There’s nothing more menacing for a small squad of infantry troops with 1920s rifles, hiding behind a rock wall, than watching a towering, gas-chugging mech come straight at them. Except maybe the sound of the mech winding up its massive chain guns to rain down a barrage of heavy-duty bullets.
Luckily, another mech bursts through the forest and comes to the infantry’s aid, flanking the attacking mech and cutting it down to scrap metal. Moments like these are typical in Iron Harvest, the new real-time strategy indie game by KING Art devs out now for the PlayStation 4, Xbox One, and PC on Steam.
Heavy armor always wins
Iron Harvest’s gameplay mirrors the RTS classic Company of Heroes, where you move around small squads, position them behind defensive points, or inside of homes, capture resource points, and construct buildings to develop more squads. Units have various weapons and tools at their disposal, gaining new abilities as they level up. Yet, all of that build up and strategy can be thrown out the window with a carefully placed heavy mech that rips through the lines. While quite fun, these machines can cause jarring results, but you can still manage to seize victory if you coordinate a way to counter your enemy correctly.
When it comes to the gameplay, the giant mechs steal the show. You always want to use them in combat. Unless you have an overwhelming force of infantry soldiers, they mostly win. Like in Company of Heroes, your infantries’ positions matter, and placing them into cover prevents them from taking heavy losses. Unless the giant robot smashes your trooper’s cover using their massive firepower or crushes it to bits.
The upside is that there’s always a way to counter mechs. For instance, the Grimbart is a heavy robot, capable of making short work of infantry squads, but it won’t last long against a cannon or heavier guns. None of the combat is overwhelming, especially when you learn what your enemy has. But properly countering an enemy usually comes with the cost of losing a few troops in the process.
The story sets up a great way to learn the game, with a nearly 30-hour campaign across three factions. You can repeat missions and increase the difficulty, and when you want to try something new, there are a handful of challenges and skirmishes available, letting you test your skills against a tactical AI. While fun, it leaves you wanting more, and there are only so many multiplayer maps you can play with friends, far fewer than you’d expect to see given the size of the campaign.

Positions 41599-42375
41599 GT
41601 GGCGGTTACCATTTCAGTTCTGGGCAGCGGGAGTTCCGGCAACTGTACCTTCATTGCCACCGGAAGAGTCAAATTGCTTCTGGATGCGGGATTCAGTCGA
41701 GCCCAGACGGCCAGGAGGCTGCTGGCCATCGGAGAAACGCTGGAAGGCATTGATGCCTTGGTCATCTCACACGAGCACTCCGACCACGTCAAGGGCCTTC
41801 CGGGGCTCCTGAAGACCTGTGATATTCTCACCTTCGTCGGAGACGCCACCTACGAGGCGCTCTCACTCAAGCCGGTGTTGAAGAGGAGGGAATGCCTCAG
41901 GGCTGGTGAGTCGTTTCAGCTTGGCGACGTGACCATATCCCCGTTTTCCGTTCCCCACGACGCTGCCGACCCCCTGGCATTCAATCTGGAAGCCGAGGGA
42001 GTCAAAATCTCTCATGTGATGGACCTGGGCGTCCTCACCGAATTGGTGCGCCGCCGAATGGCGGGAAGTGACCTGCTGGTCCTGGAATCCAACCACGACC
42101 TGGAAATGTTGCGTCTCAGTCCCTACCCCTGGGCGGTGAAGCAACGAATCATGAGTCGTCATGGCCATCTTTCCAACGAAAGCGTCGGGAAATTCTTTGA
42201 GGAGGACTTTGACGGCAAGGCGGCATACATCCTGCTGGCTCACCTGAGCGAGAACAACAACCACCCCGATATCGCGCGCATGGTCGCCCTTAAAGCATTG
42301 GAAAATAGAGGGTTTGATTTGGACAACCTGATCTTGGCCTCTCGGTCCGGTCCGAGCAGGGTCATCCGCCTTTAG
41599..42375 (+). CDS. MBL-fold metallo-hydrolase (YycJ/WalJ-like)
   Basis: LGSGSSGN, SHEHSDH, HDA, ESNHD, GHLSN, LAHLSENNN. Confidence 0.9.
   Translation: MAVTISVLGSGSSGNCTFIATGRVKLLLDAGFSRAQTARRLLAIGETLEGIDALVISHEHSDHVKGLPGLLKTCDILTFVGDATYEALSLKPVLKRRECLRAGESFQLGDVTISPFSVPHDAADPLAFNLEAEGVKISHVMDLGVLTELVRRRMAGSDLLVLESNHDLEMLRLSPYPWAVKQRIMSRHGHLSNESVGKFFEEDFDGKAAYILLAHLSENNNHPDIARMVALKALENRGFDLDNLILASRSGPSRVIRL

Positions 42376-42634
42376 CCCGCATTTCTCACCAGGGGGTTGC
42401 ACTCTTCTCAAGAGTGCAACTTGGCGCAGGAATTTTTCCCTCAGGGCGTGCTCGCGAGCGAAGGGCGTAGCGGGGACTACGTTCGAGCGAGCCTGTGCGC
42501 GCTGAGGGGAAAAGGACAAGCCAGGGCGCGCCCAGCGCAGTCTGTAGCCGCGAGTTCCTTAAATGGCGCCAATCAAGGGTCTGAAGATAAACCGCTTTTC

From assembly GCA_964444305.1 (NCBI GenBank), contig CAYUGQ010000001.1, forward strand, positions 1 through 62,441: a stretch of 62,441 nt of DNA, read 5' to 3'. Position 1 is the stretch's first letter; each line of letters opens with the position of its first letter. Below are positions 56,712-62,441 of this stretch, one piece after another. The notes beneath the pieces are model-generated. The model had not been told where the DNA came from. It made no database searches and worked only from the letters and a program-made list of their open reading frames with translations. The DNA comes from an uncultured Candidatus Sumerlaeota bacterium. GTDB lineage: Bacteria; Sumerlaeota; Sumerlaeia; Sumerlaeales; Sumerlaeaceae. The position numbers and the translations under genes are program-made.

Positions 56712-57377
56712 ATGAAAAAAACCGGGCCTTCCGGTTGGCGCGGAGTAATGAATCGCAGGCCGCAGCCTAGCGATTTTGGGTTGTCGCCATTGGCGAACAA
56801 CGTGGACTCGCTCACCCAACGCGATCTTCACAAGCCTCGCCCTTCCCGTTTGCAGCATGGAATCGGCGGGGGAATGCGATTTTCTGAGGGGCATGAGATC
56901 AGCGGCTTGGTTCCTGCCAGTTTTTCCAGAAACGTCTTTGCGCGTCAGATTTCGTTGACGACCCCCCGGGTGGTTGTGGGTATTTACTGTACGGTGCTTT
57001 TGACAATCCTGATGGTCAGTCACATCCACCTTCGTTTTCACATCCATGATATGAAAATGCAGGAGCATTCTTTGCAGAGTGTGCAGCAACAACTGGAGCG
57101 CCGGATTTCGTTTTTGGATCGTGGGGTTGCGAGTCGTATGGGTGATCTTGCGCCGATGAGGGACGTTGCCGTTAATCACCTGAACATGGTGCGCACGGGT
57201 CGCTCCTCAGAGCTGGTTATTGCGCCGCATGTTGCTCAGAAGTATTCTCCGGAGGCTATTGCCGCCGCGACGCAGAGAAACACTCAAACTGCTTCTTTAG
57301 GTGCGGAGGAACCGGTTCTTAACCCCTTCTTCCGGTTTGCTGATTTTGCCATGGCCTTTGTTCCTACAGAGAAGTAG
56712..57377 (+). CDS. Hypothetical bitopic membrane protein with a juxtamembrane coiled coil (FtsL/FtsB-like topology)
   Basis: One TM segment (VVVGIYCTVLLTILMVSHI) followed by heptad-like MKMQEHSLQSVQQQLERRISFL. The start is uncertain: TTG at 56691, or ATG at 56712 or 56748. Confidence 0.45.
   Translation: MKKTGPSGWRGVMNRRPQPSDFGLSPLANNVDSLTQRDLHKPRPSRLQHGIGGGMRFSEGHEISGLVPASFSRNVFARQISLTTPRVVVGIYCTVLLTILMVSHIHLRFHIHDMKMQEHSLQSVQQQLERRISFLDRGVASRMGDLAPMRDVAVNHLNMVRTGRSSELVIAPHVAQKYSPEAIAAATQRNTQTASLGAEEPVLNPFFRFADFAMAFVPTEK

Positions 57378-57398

Rusty nuts and bolts
Much like Company of Heroes, the primary focus for Iron Harvest is the single-player campaign where you play through several missions as three warring factions. Developer KING Art filled it with gorgeous cutscenes that greatly surpass the in-game graphics, and there’s decent dialogue throughout it. Once you complete it, you can dive into several multiplayer maps to play against others online or alongside friends against the AI.
The story focuses on how particular characters handle the modernization of the world around, the escalating destruction of warfare, and how mankind can live alongside in a modern era. In the game’s world, engineers developed large mechs and diesel-powered robots during the Great War, and they became standard war machines.
It’s enjoyable enough to play through, but many of the would-be hard-hitting story beats falter like a lousy popcorn flick. You care for a second when plot twists happen, but after that, it’s back to smashing everything as a giant robot, as if nothing has changed. I had hoped the main characters would serve a greater purpose than simply having more health and special attacks on the battlefield, but they primarily beefed up units. Granted, controlling a sniper who sicks a bear companion on enemies is quite enjoyable.
Iron Harvest bravely follows in the footsteps of Company of Heroes and carefully aligns itself with the genre before creating its own path with unique twists. Sometimes those twists don’t quite stand on their own, and the overall gameplay can feel one-sided when a situation doesn’t go your way. Yet the appeal of two mechs shooting it out in a 1920s town or the middle of a snowy forest never dies. With a few more updates, Iron Harvest could be something really great, and quite fun for LAN parties.
6 / 10
|+||Giant mechs steal the show.|
|+||A throwback to Company of Heroes nostalgia.|
|+||The story historically aligns with many of man’s own struggles of the time, but…|
|–||…the story beats and dialogue are hollow and cheesy.|
|–||Mechs decimate in combat, so it’s less about strategy and more about firepower and countering units.|